There is a verse of scripture that says “though he may stumble, he will not fall.” That verse, Psalm 37:24, was not written about me. I know I am using it out of context, but it reminds me of a story.
I played baseball in high school and intramural sports in college. I was pretty fast back in the day. I was also pretty agile at one point. Things change.
I was walking out of our old church a few years ago. It was early evening and I had been helping with a ministry there. My son, who was in the single digits in age back then, ran past me on the sidewalk and hit me in the arm as he passed.
“You can’t catch me!”
Convinced that I could catch him, I took off in pursuit. I was right. As I mentioned earlier, I was pretty fast. I caught up with him quickly and reached out to grab him around the shoulders. The idea was to scoop him up and keep running. Then, like a confused driver on a busy highway or any random person in front of me at the grocery store, he stopped for no reason whatsoever. Kids are good at that.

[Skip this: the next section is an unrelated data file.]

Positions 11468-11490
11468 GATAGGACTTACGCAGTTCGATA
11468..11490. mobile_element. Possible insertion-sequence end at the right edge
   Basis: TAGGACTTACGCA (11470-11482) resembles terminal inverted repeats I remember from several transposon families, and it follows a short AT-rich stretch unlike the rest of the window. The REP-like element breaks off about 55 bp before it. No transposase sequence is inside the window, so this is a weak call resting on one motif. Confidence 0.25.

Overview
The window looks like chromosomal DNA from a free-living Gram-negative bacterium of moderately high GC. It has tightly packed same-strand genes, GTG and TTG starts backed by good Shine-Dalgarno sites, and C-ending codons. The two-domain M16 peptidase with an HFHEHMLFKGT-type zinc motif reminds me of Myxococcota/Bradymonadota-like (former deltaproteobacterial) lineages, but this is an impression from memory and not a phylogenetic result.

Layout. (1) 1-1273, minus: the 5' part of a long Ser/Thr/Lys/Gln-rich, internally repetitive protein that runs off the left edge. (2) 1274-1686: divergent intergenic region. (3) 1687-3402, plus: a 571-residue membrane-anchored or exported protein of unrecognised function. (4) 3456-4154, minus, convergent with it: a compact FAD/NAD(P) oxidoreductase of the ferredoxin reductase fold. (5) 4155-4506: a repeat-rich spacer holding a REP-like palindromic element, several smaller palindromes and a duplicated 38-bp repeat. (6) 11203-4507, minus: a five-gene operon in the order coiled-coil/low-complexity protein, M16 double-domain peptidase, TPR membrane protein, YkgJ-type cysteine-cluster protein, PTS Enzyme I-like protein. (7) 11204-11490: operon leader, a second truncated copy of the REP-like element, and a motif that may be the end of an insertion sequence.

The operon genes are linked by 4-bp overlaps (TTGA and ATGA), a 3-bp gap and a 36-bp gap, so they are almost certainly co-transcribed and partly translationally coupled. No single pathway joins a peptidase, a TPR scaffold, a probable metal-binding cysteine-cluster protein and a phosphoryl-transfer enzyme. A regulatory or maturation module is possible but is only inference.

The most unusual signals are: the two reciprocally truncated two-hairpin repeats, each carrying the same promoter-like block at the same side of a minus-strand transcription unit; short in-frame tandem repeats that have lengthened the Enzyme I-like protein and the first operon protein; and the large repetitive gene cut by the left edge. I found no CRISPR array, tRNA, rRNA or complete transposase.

Rather than trample my son, which totally ruins a fun bonding moment, I reacted the only way I could. I jumped. I didn’t jump over him but, rather, sideways. Agility, you see.
After successfully not trampling my child, I lost my balance. Rather than simply falling down, I carried forward for another 10 or 15 yards idiotically not falling. My agility was broken.
I crossed over the sidewalk, part of the driveway, and some of the lawn—cell phone in hand, of course—until I crashed into a parked car shoulder first. As I hit the tire, I dropped my phone on the concrete and went to the ground.
Then, I yelled a word that rhymes with spit. Perhaps you know the word I mean.
I got up quickly with only a scratch on my cell phone to show for my foolishness. No one was around to hear my expletive or witness my last bit of athletic ability leaving my body. My son was nowhere to be seen either.
There’s a lesson in everything, you know. Since I started off by taking one line of scripture out of context and running with it—like some denominations—I’ll end with another. “Some of the wise will stumble, so that they may be refined.”
Often, the wisdom comes after the fact. Sometimes, when you stumble, it’s better to go ahead and fall.